How to Flourish in Sober Personal Growth

 

Stack of little present boxes

“If we focus on what we’re here to give versus what we’re going to get, there’s a subtle shift that’s so powerful.” Marie Forleo-life coach

My favorite magazine is Experience LIfe, a no-gimmicks, no-hype health

globe and gift box
What are you giving to the world?

and fitness magazine. You should check it out, if you haven’t already. It is published by LifeTime Fitness. (I’m not an affiliate-just think it is the best magazine out there.)

Last night I pulled out the archives, a January 2015 issue with Marie Forleo on the cover. I know of Ms Forleo because Amy Porterfield, my on-line course creation and list-building instructor, speaks often of her, as Amy was a student of Marie’s.

Anyway, I went directly for Marie’s interview.

And was filled with hope and inspiration after reading. 

I want to share with you Ms Forleo’s wisdom.

A few quotes from Marie:

“Confidence is overrated, every accomplished person I’ve every met feels fear, insecurity, and self-doubt.”

“If we focus on what we’re here to give versus what we’re going to get, there’s a subtle shift that’s so powerful.”

This goes along with another one of my favorite authors and business experts, Zig Zigglar who has a similar point-of-view

“You can have everything you want in life, if you will just help enough other people get what they want.”


I will be 40 years old this October.

Last year around my birthday, I launched Project 39-my personal development year of “get-your-@#$%-together”.

I’ve kind of always had my $!@# together.

The responsible one – the student every teacher loved. But in the responsible act I put on to the outside world, I struggled daily with my mental health.

I began the endless self-help road at about 15 years old, when I began trying to figure life out.

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That’s me, in the middle. I was a cheerleader all 4 years of high school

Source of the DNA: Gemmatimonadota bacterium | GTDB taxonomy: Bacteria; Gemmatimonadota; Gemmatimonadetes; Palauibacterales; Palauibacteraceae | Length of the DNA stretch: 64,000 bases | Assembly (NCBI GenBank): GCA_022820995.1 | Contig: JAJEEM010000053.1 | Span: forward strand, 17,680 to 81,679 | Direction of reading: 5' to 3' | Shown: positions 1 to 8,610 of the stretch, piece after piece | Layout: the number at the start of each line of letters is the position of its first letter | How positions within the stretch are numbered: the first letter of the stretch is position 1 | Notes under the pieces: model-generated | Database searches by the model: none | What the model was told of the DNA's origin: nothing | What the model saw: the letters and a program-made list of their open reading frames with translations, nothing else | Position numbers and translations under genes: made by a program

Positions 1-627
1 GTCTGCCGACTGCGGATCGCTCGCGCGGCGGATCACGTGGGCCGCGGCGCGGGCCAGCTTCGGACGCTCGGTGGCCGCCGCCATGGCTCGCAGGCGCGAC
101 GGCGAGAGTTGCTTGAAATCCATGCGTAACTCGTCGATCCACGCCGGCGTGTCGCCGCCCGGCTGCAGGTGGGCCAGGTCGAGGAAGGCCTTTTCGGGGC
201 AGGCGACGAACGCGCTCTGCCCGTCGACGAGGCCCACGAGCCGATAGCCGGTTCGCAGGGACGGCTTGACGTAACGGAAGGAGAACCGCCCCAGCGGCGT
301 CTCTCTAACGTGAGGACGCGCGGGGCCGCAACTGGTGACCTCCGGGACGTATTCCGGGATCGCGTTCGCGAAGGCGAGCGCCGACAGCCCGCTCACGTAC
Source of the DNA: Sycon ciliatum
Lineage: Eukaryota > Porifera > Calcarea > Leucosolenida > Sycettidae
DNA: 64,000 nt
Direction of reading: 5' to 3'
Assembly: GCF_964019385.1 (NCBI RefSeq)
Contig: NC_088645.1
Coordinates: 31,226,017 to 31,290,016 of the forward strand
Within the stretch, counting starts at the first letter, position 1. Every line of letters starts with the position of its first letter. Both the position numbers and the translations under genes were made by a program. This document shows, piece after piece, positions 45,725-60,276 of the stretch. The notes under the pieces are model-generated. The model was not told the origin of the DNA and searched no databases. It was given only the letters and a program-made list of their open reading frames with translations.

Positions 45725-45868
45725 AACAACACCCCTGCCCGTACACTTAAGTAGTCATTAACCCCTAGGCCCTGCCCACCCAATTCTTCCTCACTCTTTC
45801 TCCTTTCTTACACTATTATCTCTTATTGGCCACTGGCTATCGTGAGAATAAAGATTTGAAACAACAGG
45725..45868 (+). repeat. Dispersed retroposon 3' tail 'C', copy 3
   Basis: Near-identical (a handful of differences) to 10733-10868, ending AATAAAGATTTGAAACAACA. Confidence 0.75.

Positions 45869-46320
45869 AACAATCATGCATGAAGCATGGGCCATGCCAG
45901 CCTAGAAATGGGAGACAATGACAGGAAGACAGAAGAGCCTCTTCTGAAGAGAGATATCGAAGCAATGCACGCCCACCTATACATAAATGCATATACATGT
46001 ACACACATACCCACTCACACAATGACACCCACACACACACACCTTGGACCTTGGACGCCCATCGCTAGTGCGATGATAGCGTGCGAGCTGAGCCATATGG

That consisted of bad choices such as boy-friends who were drug-addicts who ended up in prison, and experimenting with drugs and alcohol.

During a therapy session in my twenties, after a break-up from a 6 month relationship left me suicidal and on anti-depressants , I told the therapist I was tired of always having to work on myself.

That I just wanted to be happy the way I was.

She told me, or asked me, (because that’s usually what therapy sessions consist of is the therapist asking you questions in an attempt to pull personal epiphanies from you)

“But Isn’t that whatlife is about?

Constantly growing?

Changing for the better?”

I didn’t like her answer.


This December will mark 6 years without a sip of alcohol. My last drink ended with me ‘napping’ on the couch with my 3 month old foster baby in her bouncy chair crying and crying, and my 10 year old step daughter telling me she would take care of her for me.

That was a pivotal point in my life; the day I realized this was not about me anymore. I literally signed up to be a parent, and I failed that day. (I now have 3 children, in addition to my step-daughters. 2 adopted, one biological.)

Giving up the alcohol vice was a vital move for all areas of my life. But, what emerged was decades of bad habits that I previously excused with alcohol.

I thought that when I stopped drinking, I would magically become “the person I always wanted to be.”

Instead, I was the same person, just sober and forced to work on my bad habits, because now there was no excuse.

So, here I am, months away from my 40th year on earth, still growing and learning and working to get my $%^& together.

That's me, teaching our course.
That’s me, teaching at 34 weeks  pregnant.

 

My Point:

No matter what ‘project of life’ you are taking on, you should look to help others before worrying so much about ourselves. 

On the other hand, we certainly can’t give our best to this world if we don’t take optimal care of ourselves.

And the care we give ourselves is usually a reflection of the level of care we give to others.

Think about that when you start to feel burned out or overwhelmed. It’s not about us as the instructor. It’s about our clients and their needs.

And to fill their needs, we must take really good care of ourselves. 

What are you doing for personal growth?


I would love to hear your story!

Please comment below with your journey of personal growth as a Pilates instructor.

What are you doing in the personal growth department?

Happy Hundreds,

Alison Marsh

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